Some dogs catch on super quickly that they need to wait/give attention to get you to give the next cue. Some get really frustrated. If you see this with your dog, what seems to help is to initially click/mark and treat any pauses between behaviors and then cue the behavior right after feeding. Also interrupting and resetting with a hand target, especially if you start to see stressy/frantic behavior!
@Shandula is right on! I use this with my girl because she will literally stand in front of my and give me every trick she knows (sometimes). It's like she's putting on a show haha. Using the above method has really helped getting her to focus on me rather than her reward.
Chaining of trained behaviors is a goal at many times but your dog is just beating you to the punch and most likely exhibiting this behavior when it is not desired nor intended. Think of a simple game of fetch as it is a trained behavior which involves at least three distinct behaviors. The chase to the object, the retrieval of the object and the release of the object. The dog exhibits all 3 skills in this task and then is rewarded. However, the finished product is many times taught in separate sections and then ultimately combined. At times, trainers will back chain to utilize the final behavior as the one which has the highest reward factor. In doing this in reverse order, the dog will accomplish the release of the object and be highly rewarded therefore the chase and retrieve lead to the release of the object which has the highest reward factor if done properly by the trainer.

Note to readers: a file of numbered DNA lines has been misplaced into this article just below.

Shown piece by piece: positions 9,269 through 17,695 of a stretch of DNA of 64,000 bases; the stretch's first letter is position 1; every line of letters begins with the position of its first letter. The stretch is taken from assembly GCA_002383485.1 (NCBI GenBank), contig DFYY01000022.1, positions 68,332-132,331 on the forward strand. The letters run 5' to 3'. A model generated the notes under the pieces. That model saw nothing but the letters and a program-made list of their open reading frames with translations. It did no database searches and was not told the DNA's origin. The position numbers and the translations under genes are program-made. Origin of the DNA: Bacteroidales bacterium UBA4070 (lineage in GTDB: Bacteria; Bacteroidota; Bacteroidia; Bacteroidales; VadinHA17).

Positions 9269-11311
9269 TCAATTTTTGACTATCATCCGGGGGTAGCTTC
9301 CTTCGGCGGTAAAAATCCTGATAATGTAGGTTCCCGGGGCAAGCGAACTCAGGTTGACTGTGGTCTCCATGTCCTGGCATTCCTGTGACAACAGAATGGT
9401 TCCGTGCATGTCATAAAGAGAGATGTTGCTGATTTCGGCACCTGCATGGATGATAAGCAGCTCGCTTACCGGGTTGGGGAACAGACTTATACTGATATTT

My guess is your dog might be used to a certain beginning point such as a sit or just the notion that it's training time and the dog does its entire repertoire knowing that it leads to the reward. The other posts regarding impulse control make good sense and should be incorporated in your training sessions. If you desire a trained behavior to remain a single behavior than a default hold or wait needs to be incorporated into your sessions after each command is completed. If the dog fails the hold then you need to reset the dog and start anew. Your positive and negative verbal markers will aid you as well as the positive reward for success. Also, become less predictable and start each session with a different beginning command and mix it up. What I have found to be the best way to keep my dog paying attention and focusing on what my next command might be, is training right and left leg step aways. I started with verbal cues matching my right or left leg step away and then removed the verbal cues making the dog key on which leg steps forward or backwards first. If you choose to do this, your consistency is significant. You walk away from your dog left leg first, the dog heels. You step away right leg first the dog stays in the previous commanded position. When using verbal cues during the initial training it sometimes is easy to screw up and step away with the wrong leg and a verbal cue which contradicts the skill being taught.

What's great about your situation and dog is the ability of your dog to chain trained behaviors. This should lead to more complex and involved skills if you choose to train that way.